Disputes about whether Tengrism is a religion, cult, ancient belief, shamanism or just a philosophy and mind-set have been on-going for 6 years. Its active followers believe this is a religion, whose holy book is the Manas epic. Others think it is a philosophy. According to experts, this is both a cult and an ancient belief. However, no organisation of Tengrists has been registered as a religious one so far.
In January 2012, the chairman of Manas Ordo society, Anarbek Usupbaev, attempted to register the religious organisation of Tengrists, Tengirchilik. He collected all necessary documents and submitted them to the state commission for religious affairs. The authority has submitted the documents for examination, and then denied registration.
To assert his right to deem Tengrism a religion, Usupbaev tried to appeal against the actions of the authority in court and in 2016 the inter-district court of Bishkek made a decision in his favour. The servants of Themis found the actions by the state commission for religious affairs illegal and compelled them to “remedy the breach”.
The wording of the judgement for both parties was too vague and the authority requested the court ruling.
“It says we should remedy the breaches we have committed, yet it doesn’t mean we have to register Tengirchilik. It means we need to observe the procedure set forth in the law on religious freedom. In particular, it specifies that a religion examination should be held, if necessary,” Zakir Chotaev, deputy head of the state commission for religious affairs, said.
However, Tengrists insist that according to the judgement the state commission should immediately register Tengirchilik as a religious organisation.
“Why should be submit our documents again? We have submitted them once and won the suit. Do we have to do it all again? We don’t have to file documents again, they have them all. “Breaches committed” means that they did not register us. This is a doubletalk they appeal to. We have a judgment,” Usupbaev insisted.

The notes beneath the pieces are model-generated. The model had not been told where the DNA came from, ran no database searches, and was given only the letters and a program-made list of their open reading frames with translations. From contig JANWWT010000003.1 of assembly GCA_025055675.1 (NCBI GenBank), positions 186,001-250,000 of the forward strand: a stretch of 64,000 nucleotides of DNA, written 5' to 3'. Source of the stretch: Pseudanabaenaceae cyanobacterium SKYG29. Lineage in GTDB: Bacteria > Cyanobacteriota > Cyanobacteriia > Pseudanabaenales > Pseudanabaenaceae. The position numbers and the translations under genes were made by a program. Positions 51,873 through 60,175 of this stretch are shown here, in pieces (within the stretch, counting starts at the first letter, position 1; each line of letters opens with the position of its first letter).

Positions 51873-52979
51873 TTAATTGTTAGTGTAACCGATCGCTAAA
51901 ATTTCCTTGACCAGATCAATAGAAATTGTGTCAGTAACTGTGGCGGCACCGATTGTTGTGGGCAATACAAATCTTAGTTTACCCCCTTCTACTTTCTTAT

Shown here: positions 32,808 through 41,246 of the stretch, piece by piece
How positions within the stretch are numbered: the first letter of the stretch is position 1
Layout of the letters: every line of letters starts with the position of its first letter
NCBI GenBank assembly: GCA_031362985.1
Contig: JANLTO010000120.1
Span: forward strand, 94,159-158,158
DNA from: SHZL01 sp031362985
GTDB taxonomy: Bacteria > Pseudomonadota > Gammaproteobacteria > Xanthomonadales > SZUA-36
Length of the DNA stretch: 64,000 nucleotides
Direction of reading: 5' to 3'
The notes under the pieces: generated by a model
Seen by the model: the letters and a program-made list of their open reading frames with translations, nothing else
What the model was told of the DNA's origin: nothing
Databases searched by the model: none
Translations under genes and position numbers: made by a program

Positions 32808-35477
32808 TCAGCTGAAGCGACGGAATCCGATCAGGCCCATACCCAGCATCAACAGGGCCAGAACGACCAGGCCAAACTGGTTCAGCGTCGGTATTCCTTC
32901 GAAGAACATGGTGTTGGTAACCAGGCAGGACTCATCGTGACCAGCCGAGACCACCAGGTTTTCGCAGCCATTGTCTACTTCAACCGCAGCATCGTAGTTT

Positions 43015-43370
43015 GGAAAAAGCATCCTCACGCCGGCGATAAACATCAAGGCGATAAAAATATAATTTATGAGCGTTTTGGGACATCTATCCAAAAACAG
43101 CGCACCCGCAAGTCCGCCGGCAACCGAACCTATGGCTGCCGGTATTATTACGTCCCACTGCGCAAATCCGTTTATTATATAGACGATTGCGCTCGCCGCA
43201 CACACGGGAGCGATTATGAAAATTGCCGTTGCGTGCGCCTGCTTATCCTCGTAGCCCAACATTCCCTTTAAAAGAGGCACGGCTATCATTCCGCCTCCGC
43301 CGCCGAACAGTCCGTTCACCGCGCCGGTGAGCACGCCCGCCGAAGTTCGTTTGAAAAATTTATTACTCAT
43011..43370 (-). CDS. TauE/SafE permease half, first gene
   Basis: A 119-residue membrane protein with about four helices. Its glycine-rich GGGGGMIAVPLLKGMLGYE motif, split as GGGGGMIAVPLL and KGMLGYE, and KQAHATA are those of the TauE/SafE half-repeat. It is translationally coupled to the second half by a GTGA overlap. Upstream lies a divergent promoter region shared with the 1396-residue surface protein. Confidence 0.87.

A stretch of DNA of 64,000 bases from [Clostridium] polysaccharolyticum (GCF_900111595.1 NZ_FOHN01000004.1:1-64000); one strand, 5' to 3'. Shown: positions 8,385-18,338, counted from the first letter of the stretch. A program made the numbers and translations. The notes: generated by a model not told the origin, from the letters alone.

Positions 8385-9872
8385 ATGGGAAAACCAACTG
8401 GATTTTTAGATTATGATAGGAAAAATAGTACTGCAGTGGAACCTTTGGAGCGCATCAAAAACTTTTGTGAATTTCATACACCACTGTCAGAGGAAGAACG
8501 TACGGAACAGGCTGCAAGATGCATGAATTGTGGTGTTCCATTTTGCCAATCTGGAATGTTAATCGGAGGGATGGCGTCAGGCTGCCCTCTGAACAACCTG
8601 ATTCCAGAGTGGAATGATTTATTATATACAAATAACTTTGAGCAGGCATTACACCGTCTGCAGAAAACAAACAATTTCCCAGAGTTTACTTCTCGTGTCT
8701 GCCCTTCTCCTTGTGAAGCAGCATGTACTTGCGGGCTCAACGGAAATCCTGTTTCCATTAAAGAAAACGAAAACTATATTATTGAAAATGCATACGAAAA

Experts at threat
After the issue of the court ruling, the state commission conducted a comprehensive examination of the Tengirchilik documents. It should be noted that it was the second examination. The first one was held in 2012, when the organisation first filed documents for consideration.
Irina Balashova, senior lecturer of the UNESCO department for world culture studies and religions of KRSU, is one of the members of the first expert group. According to her, they did not examine the documents of Tengirchilik, but prepared a historical note about the phenomenon of Tengrism: what it is, when it first appeared. They concluded that tengri is a cult, and the state commission decided it was not a proper religion.
However, later on all experts who gave their opinions unexpectedly withdrew them.
“They had complaints not to the state commission, but to our expert opinion. So, after a bad scandal and threats, in order to avoid the continuation of this conflict, the experts asked the commission to take this issue off the table. Everything happened at the department when they [Tengirchilik] came to us unexpectedly. They made threats of this kind: “We will come to you during the thesis defence to see how you do it.” In general, the threats were not blunt, but, say, not very nice,” Balashova said.
However, Anarbek Usupbaev has his own version of events.
“These are all fairy tales. We met the first experts and proved them by showing books they had never seen. I took 20 kilogrammes of books in two bags. When I showed them, their eyes popped out. They were amazed and changed their opinion. Why would we threaten anyone? They saw the evidence and gave their opinion,” Usupbaev said.